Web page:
EARLY SCHOLARSHIP... From the days of Reason
Plate XII, Figures 20,
Figure 21, Figure 22, Figure
23, Figure 24, Figure 25,
Figure 26, and Figure 28.
Skulls of ancient inhabitants of Easter Island from (20 and 22) the
Smithsonian Institution, (21) Routledge, (25) Lafaille Museum in La Rochelle
(brought back by Delabaude), (23 and 24) the same museum, and (26) from Thomson.
Some of these skulls have no engraving (23 and 24), while the others are decorated
with geometric or zoomorphic designs (such skulls were known as paoko-Iu). If
we compare the skull that is photographed in profile in Figure 25 and from the
front in Figure 24, which resembles osteologically the skulls in Figures 20,
21 and 22 (with the only difference being that it retains the lower jaw), with,
for example, the skull in Figure 23, which is the skull of a Marquesas Islander,
it is easy to see that the ancient Easter Islanders, who belonged to a different
race from the maoris, had a skull that was much longer, with very developed
maxillary bones and a very protruding lower jaw, all of which give it a certain
acromegalic look. Comparison with Figure 28 (which shows the Easter Islander
“Te Haha” of the Miru Clan and is taken from Figure 213 in Routledge’s
book) reveals what these skulls looked like when they had their teeth and were
covered with skin and flesh. The skull in Figure 21, which comes from the Miru
Clan, is decorated with a stylized manutara bird. The decoration on the skull
in Figure 26 (on the left) shows the same bird in full flight, but even more
stylized (a similar stylization can be found on the Solomon Islands). This same
motif, repeated twice (forming a sort of “W”) can also be seen in
Figure 20, carved over another antero-posterior decoration. (See: Easter
Island And Its Mysteries, by Chauvet).
MODERN SCHOLARSHIP ... From the days of Political Correctness & Expediency.
"In short, blood typing alone is meanigless for comparison of two groups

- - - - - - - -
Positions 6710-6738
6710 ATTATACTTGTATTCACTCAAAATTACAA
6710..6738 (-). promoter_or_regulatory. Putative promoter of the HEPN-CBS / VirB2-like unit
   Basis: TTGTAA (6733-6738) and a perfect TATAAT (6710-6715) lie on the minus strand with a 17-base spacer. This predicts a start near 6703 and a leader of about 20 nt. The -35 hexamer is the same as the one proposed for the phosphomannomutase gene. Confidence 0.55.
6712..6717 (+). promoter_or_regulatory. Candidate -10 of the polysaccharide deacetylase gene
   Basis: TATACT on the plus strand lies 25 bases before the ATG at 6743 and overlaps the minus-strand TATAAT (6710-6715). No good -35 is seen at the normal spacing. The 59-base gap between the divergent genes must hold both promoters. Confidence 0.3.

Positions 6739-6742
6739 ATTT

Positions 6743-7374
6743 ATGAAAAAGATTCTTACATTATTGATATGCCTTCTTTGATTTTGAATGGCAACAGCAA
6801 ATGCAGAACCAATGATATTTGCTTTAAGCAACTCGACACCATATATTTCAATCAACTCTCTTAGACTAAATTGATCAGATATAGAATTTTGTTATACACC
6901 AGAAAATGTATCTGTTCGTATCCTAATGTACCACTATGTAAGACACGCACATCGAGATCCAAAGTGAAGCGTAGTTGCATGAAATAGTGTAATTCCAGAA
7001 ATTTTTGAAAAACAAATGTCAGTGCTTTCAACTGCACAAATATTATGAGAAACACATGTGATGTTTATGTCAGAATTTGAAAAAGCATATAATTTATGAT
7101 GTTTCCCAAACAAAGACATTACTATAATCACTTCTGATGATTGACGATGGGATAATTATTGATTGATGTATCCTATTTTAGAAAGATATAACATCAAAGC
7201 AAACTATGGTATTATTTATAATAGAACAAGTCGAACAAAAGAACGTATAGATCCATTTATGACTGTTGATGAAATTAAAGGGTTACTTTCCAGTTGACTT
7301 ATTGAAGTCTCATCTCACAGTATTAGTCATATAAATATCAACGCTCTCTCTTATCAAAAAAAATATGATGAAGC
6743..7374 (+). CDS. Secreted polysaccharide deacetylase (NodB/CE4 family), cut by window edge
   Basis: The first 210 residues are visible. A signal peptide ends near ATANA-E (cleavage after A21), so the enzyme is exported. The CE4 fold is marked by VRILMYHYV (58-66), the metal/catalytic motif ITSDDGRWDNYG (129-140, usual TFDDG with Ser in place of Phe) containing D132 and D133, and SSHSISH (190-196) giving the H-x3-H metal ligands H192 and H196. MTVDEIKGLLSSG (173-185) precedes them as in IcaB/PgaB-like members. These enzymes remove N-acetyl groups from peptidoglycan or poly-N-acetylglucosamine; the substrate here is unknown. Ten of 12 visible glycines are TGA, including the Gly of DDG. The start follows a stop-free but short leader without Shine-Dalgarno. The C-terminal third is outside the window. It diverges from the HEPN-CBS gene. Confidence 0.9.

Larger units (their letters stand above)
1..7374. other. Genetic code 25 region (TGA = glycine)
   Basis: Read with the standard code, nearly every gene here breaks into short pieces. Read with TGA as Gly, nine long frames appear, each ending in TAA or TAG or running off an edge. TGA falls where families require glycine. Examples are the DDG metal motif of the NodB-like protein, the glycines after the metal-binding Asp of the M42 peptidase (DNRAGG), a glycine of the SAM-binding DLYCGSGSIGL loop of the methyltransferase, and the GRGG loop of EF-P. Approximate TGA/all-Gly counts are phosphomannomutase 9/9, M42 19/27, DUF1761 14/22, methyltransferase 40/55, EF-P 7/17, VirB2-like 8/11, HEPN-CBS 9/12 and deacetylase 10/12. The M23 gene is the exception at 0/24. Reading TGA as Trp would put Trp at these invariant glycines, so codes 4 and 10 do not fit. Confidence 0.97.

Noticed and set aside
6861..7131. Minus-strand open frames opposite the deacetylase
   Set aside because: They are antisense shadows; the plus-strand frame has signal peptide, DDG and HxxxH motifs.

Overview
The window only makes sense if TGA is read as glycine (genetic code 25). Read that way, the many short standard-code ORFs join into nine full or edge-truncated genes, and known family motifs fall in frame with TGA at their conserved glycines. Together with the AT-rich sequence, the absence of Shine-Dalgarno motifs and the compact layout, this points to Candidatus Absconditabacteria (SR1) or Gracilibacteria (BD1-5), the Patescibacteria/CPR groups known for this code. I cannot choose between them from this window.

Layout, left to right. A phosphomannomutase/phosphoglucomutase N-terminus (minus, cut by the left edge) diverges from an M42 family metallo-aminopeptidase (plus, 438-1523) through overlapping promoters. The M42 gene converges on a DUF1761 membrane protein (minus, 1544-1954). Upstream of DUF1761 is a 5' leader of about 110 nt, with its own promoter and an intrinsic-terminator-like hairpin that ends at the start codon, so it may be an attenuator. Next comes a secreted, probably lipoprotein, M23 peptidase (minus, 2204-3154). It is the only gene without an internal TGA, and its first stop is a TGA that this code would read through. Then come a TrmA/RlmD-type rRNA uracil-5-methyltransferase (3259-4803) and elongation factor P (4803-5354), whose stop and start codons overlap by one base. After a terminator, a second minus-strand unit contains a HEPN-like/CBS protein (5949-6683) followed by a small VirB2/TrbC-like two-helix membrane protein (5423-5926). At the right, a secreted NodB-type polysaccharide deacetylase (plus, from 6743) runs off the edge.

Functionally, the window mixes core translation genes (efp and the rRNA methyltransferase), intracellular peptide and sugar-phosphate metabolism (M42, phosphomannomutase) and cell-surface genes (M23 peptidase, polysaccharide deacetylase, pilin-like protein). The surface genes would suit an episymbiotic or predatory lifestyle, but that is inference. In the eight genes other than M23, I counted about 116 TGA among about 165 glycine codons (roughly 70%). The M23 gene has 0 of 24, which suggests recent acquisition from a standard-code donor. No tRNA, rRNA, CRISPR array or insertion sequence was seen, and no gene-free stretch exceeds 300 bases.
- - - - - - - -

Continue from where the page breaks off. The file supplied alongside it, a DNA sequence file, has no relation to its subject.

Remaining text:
of people whose other physical features are as dissimilar as the 'short, coppery,
barrel-chested Peruvian with round head, straight hair and slightly hooked nose'
is from the 'tall, brown, stocky Polynesian, with a wide range of head shape,
wavy black hair and a rather flat, wide nose'.
Heyerdahl's attempt to link the islander's crania with those of the American continent using George Gill's analysis is a complete misrepresentation of Gill's results: Ameridian skulls display a flat jaw-base, a broad, flat nasal root, and a straight suture of the palate, and it is Polynesian skulls that have the rocker jaw, a deeply depressed nasal root, and a jagged arched suture of the palate. Indeed, the rocker jaw is the most charecteristically Polynesian skeletal trait known to physical anthropology, one that is considered virtually diagnostic of Polynesian ancestry. Its frequency of occurrence on almost all islands, from New Zealand to Hawai'i ranges from 70 to 90 per cent, but is extremely rare amongst Amerindians.
The Easter Island skeletal material Gill has examined so far is of Polynesian type in all these and other features, though its percentages of rocker jaws is comparitively low (48.5 per cent) indeed the lowest known in Polynesia.
See: The Enigmas of Easter Island: Island on the Edge, by John Flenley & Paul Bahn
Whereas the earlier scholarship devoted to a study of ancient skulls found at Easter Island compared "apples with apples", modern scholarship would have us believe that "apples are bananas".
In the earlier era of analysis, un threatened by political correctness, the anthropologists were able to conclude: '.... it is easy to see that the ancient Easter Islanders, who belonged to a different race from the maoris, had a skull that was much longer, with very developed maxillary bones and a very protruding lower jaw, all of which give it a certain acromegalic look.'